Crestliner Human Resources Manager Linda Everson testified to a different timeline and offered more details. On August 14, 2008, relator called and said that he was looking for assisted living for his mother. On August 18, he said he would be in later and needed a leave of absence to put his mother in a nursing home. Everson testified that "[a]t that point, not just because of those reasons, he was suspended for three days." The three days of suspension were August 20, 21, and 25. Relator said he would be back on August 26, but did not return. Everson terminated relator on August 26. She testified: "I have personal leave, I have family medical leaves, if he was caring for an ill mother. We surely have compassion to people who have issues caring for family members," but relator "would need, you know, to call and come in and do the paperwork and go through all of that." When the ULJ asked Everson if relator asked her for a leave, a Crestliner supervisor, Lyle Lalin, interjected, saying that relator had asked him for a leave of absence. When given an opportunity to question Everson, relator said that no one had explained that he had the options she mentioned. Everson said the options were posted on bulletin boards and in a handbook given out when relator started. Relator explained that "when something like that happens," he does not "drag out my employee book," and that he thought if he had those options, Lalin should have mentioned them.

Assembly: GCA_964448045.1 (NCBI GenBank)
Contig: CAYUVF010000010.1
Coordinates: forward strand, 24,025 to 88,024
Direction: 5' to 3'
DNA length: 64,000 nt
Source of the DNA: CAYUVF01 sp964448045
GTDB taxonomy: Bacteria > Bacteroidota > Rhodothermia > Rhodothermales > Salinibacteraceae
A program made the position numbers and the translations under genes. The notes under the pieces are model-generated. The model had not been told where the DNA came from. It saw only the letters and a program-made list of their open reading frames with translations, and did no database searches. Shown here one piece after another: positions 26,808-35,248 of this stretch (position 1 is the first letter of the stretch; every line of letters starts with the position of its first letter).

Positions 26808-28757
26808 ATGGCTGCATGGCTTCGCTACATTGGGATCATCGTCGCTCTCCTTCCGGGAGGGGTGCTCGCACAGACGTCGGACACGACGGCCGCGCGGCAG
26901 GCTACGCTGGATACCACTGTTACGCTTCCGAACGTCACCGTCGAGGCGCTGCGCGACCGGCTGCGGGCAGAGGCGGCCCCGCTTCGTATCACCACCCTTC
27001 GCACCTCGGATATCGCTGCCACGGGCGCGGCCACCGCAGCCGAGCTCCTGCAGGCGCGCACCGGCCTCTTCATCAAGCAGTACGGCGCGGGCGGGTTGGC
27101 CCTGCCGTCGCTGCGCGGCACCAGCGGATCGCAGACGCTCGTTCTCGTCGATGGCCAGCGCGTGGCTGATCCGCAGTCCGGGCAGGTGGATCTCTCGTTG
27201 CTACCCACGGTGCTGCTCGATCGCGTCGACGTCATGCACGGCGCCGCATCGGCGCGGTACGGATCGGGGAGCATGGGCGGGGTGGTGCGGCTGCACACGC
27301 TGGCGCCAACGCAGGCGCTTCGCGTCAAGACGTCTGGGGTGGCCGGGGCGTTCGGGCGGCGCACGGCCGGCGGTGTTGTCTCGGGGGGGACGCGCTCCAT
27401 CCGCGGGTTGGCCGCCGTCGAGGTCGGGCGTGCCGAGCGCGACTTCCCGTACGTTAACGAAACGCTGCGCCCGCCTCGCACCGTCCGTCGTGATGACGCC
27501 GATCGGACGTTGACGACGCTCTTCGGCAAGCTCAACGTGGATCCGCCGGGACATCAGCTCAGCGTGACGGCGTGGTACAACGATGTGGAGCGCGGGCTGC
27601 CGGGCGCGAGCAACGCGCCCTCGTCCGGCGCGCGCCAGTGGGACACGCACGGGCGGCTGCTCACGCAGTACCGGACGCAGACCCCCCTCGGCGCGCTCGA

Lalin's testimony differed slightly from Everson's. According to Lalin, on August 20, 2008, he and relator discussed that relator's mother was ill and had fallen. Relator asked for a leave of absence for three days. Lalin then "changed the conversation" and said, "I need to suspend you for three days because of your attendance." Relator said he would be back on August 26. Lalin told him to call if something changed, and Lalin had not spoken with relator since August 20.
The ULJ questioned relator about why he did not return to work on August 26. Relator testified that he got a call from the hospital and "took off and went down to the hospital." He said that he did not tell anyone that he would not be returning on August 26, and that he never returned to work "[b]ecause [he] was terminated." He said that he was terminated "[t]hat same day" and that he believes that he spoke with Everson. Crestliner sent termination papers to relator on August 26.